A Remote Control Software used to allow remote access or control of computer systems. It can be used to turn a user’s machine into a mass mailer or soldier for DDoS attack or a host for malicious or inappropriate content; it is stealing cycles and other resources; can slow machines down; may be associated with loss of data; and may cause personal information to be shared widely or allow it to be stolen. It may allow remote technical support or troubleshooting; can provide users remote access to own data or resources. <br><br> *<a href="http://antispywarecoalition.org/documents/glossary.htm" target=_blank>Anti-Spyware Coalition Definitions and Supporting Documents</a>
A trusted application running on a secure computer that provides secondary storage for the session keys of its clients. The backup authority stores session keys as key BLOBs that are encrypted with the backup authority`s public key. <br><br> *<a href="http://msdn.microsoft.com/library/default.asp?url=/library/en-us/secgloss/security/security_glossary.asp" target=_blank>http://msdn.microsoft.com/library/default.asp?url=/library/en-us/secgloss/security/security_glossary.asp</a>
A type of data contained in a PKCS #7 message. Base content types only contain data, no cryptographic enhancements such as hashes or signatures. Currently, the only base content type is the Data content type.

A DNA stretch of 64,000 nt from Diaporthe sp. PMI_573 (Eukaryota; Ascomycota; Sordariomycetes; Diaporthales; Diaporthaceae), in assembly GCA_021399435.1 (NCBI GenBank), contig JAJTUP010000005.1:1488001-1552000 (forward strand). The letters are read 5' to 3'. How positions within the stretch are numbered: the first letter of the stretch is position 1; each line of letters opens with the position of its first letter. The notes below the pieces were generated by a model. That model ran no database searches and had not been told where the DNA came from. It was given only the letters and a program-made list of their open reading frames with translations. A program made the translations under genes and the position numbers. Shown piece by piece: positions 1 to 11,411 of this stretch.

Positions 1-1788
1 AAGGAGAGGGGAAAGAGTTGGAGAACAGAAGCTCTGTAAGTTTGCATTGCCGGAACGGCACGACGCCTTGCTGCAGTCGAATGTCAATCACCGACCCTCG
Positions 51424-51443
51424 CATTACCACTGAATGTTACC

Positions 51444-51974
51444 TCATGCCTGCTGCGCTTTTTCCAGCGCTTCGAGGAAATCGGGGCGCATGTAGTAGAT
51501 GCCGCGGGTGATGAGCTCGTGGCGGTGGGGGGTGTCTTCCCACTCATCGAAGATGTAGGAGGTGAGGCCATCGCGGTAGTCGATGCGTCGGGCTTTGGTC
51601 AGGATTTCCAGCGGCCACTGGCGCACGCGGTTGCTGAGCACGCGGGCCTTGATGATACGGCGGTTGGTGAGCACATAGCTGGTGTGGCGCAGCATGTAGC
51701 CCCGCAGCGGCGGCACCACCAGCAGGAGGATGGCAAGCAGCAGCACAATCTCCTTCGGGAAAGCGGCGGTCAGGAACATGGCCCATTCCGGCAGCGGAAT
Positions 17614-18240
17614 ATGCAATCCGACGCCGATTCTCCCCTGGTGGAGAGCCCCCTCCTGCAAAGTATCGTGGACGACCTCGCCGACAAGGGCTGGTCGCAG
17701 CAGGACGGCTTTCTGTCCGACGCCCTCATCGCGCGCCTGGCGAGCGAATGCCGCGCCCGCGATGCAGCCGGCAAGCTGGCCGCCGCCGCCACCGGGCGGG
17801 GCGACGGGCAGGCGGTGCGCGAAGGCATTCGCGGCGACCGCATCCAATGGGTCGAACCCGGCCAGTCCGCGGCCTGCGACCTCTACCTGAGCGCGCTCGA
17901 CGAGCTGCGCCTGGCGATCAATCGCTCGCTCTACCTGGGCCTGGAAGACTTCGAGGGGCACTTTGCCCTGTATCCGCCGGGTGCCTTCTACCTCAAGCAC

The lowest level of functions in the CryptoAPI architecture. They are used by applications and other high-level CryptoAPI functions to provide access to CSP-provided cryptographic algorithms, secure key generation, and secure storage of secrets.
(BER) The set of rules used to encode ASN.1 defined data into a stream of bits (zeros or ones) for external storage or transmission. A single ASN.1 object may have several equivalent BER encodes. BER is defined in CCITT Recommendation X.209. This is one of the two encoding methods currently used by CryptoAPI.
A memory or data format in which the most significant byte is stored at the lower address or arrives first.
A generic sequence of bits that contain one or more fixed-length header structures plus context specific data.
A cipher algorithm that encrypts data in discrete units (called blocks), rather than as a continuous stream of bits. The most common block size is 64 bits. For example, DES is a block cipher.
A session key derived from a master key. Bulk encryption keys are used in Schannel (A security package that provides authentication between clients and servers) encryption.